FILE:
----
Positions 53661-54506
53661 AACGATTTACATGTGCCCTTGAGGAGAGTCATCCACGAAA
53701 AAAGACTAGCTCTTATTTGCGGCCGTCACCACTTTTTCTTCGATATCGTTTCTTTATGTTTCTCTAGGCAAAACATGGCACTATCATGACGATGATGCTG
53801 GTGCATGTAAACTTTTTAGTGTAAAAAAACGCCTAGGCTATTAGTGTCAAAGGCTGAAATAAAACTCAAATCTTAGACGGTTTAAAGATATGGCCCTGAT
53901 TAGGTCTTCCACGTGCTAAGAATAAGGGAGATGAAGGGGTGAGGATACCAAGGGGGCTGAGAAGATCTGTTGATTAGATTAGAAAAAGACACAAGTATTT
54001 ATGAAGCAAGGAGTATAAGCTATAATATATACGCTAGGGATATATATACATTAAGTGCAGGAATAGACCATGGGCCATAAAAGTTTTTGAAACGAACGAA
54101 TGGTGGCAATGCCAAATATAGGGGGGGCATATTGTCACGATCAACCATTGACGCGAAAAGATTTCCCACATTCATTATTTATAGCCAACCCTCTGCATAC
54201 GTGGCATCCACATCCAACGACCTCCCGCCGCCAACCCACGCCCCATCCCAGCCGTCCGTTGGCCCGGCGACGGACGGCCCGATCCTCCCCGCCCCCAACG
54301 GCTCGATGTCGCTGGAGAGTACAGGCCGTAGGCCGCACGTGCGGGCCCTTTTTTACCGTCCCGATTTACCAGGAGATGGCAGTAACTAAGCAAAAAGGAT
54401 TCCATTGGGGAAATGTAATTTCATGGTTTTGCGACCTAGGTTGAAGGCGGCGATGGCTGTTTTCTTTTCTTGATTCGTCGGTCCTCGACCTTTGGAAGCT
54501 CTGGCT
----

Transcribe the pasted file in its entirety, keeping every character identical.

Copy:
Positions 53661-54506
53661 AACGATTTACATGTGCCCTTGAGGAGAGTCATCCACGAAA
53701 AAAGACTAGCTCTTATTTGCGGCCGTCACCACTTTTTCTTCGATATCGTTTCTTTATGTTTCTCTAGGCAAAACATGGCACTATCATGACGATGATGCTG
53801 GTGCATGTAAACTTTTTAGTGTAAAAAAACGCCTAGGCTATTAGTGTCAAAGGCTGAAATAAAACTCAAATCTTAGACGGTTTAAAGATATGGCCCTGAT
53901 TAGGTCTTCCACGTGCTAAGAATAAGGGAGATGAAGGGGTGAGGATACCAAGGGGGCTGAGAAGATCTGTTGATTAGATTAGAAAAAGACACAAGTATTT
54001 ATGAAGCAAGGAGTATAAGCTATAATATATACGCTAGGGATATATATACATTAAGTGCAGGAATAGACCATGGGCCATAAAAGTTTTTGAAACGAACGAA
54101 TGGTGGCAATGCCAAATATAGGGGGGGCATATTGTCACGATCAACCATTGACGCGAAAAGATTTCCCACATTCATTATTTATAGCCAACCCTCTGCATAC
54201 GTGGCATCCACATCCAACGACCTCCCGCCGCCAACCCACGCCCCATCCCAGCCGTCCGTTGGCCCGGCGACGGACGGCCCGATCCTCCCCGCCCCCAACG
54301 GCTCGATGTCGCTGGAGAGTACAGGCCGTAGGCCGCACGTGCGGGCCCTTTTTTACCGTCCCGATTTACCAGGAGATGGCAGTAACTAAGCAAAAAGGAT
54401 TCCATTGGGGAAATGTAATTTCATGGTTTTGCGACCTAGGTTGAAGGCGGCGATGGCTGTTTTCTTTTCTTGATTCGTCGGTCCTCGACCTTTGGAAGCT
54501 CTGGCT